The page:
The Macau government collected nearly MOP2.83 billion (US$354.6 million) in tax revenue from the city’s gaming industry in November. That figure was up 203 percent compared to October. November was also one of the best monthly performances in terms of gaming tax, since January, i.e., before the full effects of the Covid-19 pandemic were felt on the local industry, according to the latest data published by the city’s Financial Services Bureau.
Macau’s tax-take figures in a given calendar period, and the city’s casino gross gaming revenue (GGR) in such a time frame, are not directly comparable for a number of reasons. They include the fact that there is typically a delay between the point where GGR is recorded in Macau casino operations, and the point at which tax is registered by the Macau government as having been paid on such play.
The official budget data for the calendar year up to November 30, showed the Macau government collected nearly MOP27.2 billion in tax from the gaming industry in that time, down 73.9 percent from the prior-year period.
Aggregate Macau casino gross gaming revenue (GGR) for the eleven months to November 30 stood at MOP52.62 billion, a contraction of 80.5 percent year-on-year.
The government taxes the GGR of Macau casinos at a rate of 35 percent, but other levies on casino gaming gross raise the tax rate to 39 percent in effect. Other taxes on the Macau gambling sector include levies on the income of Chinese traditional lotteries, on horse racing, and on instant lotteries. There is also tax on commissions earned by operators of gambling junkets.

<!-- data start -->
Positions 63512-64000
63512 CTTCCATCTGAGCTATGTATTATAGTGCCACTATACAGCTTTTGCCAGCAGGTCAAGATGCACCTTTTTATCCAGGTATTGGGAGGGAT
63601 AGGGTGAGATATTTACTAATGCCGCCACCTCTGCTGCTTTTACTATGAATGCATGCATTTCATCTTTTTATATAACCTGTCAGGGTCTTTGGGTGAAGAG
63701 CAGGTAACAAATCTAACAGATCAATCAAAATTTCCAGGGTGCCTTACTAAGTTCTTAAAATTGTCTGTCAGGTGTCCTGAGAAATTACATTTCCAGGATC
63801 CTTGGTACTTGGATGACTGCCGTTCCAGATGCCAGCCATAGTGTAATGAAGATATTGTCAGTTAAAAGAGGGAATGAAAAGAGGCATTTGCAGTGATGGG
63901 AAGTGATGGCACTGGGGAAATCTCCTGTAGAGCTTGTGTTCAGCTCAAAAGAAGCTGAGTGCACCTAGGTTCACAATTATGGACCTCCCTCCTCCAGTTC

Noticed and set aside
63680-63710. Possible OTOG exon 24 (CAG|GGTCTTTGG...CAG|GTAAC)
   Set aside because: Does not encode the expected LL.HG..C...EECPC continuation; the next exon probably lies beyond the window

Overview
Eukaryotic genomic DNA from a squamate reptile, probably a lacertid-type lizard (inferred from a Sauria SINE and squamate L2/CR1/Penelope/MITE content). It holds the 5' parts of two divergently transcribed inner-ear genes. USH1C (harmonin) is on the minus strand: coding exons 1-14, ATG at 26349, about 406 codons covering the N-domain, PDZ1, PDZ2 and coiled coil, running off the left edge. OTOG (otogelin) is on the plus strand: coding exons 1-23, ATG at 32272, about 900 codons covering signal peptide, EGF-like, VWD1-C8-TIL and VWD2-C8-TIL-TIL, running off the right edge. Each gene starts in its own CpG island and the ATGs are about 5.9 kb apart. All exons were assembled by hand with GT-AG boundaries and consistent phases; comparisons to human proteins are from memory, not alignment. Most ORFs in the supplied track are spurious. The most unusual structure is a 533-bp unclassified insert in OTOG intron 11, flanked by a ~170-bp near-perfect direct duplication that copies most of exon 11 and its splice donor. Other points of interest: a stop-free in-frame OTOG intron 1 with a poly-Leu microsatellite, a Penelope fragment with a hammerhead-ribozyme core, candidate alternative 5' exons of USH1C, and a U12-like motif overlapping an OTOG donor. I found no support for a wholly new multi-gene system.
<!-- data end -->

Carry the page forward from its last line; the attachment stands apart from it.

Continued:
The Macau government now expects to collect nearly MOP29.46 billion in taxes from the city’s gaming industry for this year, according to its latest revision to the fiscal year 2020 budget plan, which was approved by the city’s Legislative Assembly earlier this month. Such forecast includes MOP26.29 billion in direct tax on the city’s GGR for 2020.
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"There is still no clarity about when border easing for Macau will occur. In the end these changes are needed to see a rebound for Macau business"
Vitaly Umansky, Louis Li and Shirley Yang
Analysts at brokerage Sanford C. Bernstein